My background: I don't really understand forall or when Haskell has them implicitly.

Okay, consider the type of `id`

, `a -> a`

. What does `a`

mean, and where does it come from? When you define a value, you can't just use arbitrary variables that aren't defined anywhere. You need a top-level definition, or a function argument, or a `where`

clause, &c. In general, if you use a variable, it must be bound somewhere.

The same is true of type variables, and `forall`

is one such way to bind a type variable. Anywhere you see a type variable that isn't explicitly bound (for example, `class Foo a where ...`

binds `a`

inside the class definition), it's implicitly bound by a `forall`

.

So, the type of `id`

is implicitly `forall a. a -> a`

. What does this mean? Pretty much what it says. We can get a type `a -> a`

*for all* possible types `a`

, or from another perspective, if you pick any specific type you can get a type representing "functions from your chosen type to itself". The latter phrasing should sound a bit like defining a function, and as such you can think of `forall`

as being similar to a lambda abstraction for types.

GHC uses various intermediate representations during compilation, and one of the transformations it applies is making the similarity to functions more direct: implicit `forall`

s are made explicit, and anywhere a polymorphic value is used for a specific type, it is first *applied to a type argument*.

We can even write both `forall`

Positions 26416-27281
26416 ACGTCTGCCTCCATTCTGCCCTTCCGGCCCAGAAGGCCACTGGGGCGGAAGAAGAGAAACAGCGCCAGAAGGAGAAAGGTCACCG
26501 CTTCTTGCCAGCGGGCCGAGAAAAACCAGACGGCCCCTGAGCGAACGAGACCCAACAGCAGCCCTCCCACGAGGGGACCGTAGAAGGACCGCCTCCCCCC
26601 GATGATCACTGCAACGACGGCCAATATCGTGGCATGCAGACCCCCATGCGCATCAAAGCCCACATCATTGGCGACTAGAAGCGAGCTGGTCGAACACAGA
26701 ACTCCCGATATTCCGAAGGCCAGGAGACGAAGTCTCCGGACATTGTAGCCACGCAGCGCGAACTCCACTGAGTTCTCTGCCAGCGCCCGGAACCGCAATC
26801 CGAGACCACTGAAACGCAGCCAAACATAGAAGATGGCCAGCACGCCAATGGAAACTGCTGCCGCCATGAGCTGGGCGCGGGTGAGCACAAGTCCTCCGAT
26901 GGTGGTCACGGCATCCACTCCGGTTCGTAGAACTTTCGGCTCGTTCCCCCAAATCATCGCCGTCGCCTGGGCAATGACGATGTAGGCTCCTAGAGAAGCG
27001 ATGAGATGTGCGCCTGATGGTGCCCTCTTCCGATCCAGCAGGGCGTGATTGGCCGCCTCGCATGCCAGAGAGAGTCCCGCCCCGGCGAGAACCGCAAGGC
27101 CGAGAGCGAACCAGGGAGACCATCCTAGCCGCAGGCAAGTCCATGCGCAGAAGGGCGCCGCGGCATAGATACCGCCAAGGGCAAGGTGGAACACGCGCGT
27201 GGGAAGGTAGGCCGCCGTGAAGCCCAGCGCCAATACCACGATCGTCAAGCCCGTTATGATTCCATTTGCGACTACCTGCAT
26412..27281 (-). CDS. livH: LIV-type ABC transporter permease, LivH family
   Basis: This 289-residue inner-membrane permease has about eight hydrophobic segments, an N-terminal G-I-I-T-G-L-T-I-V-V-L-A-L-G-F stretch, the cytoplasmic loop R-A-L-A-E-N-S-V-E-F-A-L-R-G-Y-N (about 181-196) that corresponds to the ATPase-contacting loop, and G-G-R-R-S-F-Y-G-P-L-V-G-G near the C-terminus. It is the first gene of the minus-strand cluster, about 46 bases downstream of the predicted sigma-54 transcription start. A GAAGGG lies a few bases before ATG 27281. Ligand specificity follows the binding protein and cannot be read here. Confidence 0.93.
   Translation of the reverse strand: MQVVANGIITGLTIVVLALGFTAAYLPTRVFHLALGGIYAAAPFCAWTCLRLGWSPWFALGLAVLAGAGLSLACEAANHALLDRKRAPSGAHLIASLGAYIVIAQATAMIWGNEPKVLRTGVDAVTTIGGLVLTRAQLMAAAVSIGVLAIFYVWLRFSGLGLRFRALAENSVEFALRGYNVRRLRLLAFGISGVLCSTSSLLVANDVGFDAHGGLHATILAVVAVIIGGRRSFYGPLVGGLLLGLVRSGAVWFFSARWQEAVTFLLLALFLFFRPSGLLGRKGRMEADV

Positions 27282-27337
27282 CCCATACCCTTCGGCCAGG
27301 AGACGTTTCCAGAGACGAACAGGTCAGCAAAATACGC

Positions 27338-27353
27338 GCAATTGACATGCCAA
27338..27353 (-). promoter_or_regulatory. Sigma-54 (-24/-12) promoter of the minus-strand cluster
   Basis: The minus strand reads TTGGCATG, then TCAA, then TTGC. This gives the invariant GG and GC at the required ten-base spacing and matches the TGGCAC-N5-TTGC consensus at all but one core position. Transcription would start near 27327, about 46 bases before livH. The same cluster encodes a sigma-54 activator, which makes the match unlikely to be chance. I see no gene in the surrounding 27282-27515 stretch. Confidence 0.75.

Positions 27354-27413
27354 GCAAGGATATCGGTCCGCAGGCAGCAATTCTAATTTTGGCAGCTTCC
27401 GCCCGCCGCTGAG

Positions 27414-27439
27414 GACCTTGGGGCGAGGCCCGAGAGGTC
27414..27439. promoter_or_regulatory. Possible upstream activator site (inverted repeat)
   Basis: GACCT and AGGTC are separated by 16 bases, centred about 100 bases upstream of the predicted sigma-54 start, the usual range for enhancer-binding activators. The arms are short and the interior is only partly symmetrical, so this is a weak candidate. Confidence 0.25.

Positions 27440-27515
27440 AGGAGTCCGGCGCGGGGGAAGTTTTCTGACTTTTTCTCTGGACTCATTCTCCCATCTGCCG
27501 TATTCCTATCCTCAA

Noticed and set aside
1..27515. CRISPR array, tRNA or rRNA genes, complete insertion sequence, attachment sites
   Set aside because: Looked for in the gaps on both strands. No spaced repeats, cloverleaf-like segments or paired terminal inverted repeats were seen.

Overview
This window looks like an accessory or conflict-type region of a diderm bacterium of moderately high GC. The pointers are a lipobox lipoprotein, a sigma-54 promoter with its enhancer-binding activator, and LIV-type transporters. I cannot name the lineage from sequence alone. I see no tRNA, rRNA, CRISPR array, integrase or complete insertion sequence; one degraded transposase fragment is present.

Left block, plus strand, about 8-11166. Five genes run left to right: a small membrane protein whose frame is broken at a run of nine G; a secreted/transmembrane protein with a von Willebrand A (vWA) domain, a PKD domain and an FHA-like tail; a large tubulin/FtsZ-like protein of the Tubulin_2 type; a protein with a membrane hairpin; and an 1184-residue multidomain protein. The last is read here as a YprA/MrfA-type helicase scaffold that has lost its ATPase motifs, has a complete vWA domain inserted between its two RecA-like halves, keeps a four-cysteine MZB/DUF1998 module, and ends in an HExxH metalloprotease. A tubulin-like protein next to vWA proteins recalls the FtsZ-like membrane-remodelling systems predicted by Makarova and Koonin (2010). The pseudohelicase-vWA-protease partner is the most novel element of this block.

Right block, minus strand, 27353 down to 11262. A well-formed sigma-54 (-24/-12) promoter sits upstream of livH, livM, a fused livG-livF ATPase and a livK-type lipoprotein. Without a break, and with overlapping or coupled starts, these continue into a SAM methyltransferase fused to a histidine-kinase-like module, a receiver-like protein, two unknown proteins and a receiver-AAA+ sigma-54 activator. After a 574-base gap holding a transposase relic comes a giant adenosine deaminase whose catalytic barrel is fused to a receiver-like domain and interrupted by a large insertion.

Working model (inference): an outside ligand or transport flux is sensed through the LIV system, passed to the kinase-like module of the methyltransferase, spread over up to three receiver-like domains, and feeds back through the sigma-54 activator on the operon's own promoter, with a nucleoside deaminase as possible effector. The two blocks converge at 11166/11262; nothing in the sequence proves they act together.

s and lambdas as one expression. I'll abuse notation for a moment and replace `forall a.`

with `/\a =>`

for visual consistency. In this style, we can define `id = /\a => \(x::a) -> (x::a)`

or something similar. So, an expression like `id True`

in your code would end up translated to something like `id Bool True`

instead; just `id True`

would no longer even make sense.

Just as you can reorder function arguments, you can likewise reorder the type arguments, subject only to the (rather obvious) restriction that type arguments must come before any value arguments of that type. Since implicit `forall`

s are always the outermost layer, GHC could potentially choose any order it wanted when making them explicit. Under normal circumstances, this obviously doesn't matter.

I'm not sure *exactly* what's going on in this case, but based on the comments I would guess that the conversion to using explicit type arguments and the desugaring of `do`

notation are, in some sense, not aware of each other, and therefore the order of type arguments is specified explicitly to ensure consistency. After all, if something is blindly applying two type arguments to an expression, it matters a great deal whether that expression's type is `forall a b. m a -> m b -> m b`

or `forall b a. m a -> m b -> m b`

!

`forall`

does in general, or what higher rank types are. The question is about what, specifically,`forall`

is doing in this code, in light of the comment that follows it. – Matt Fenwick Sep 20 '12 at 20:25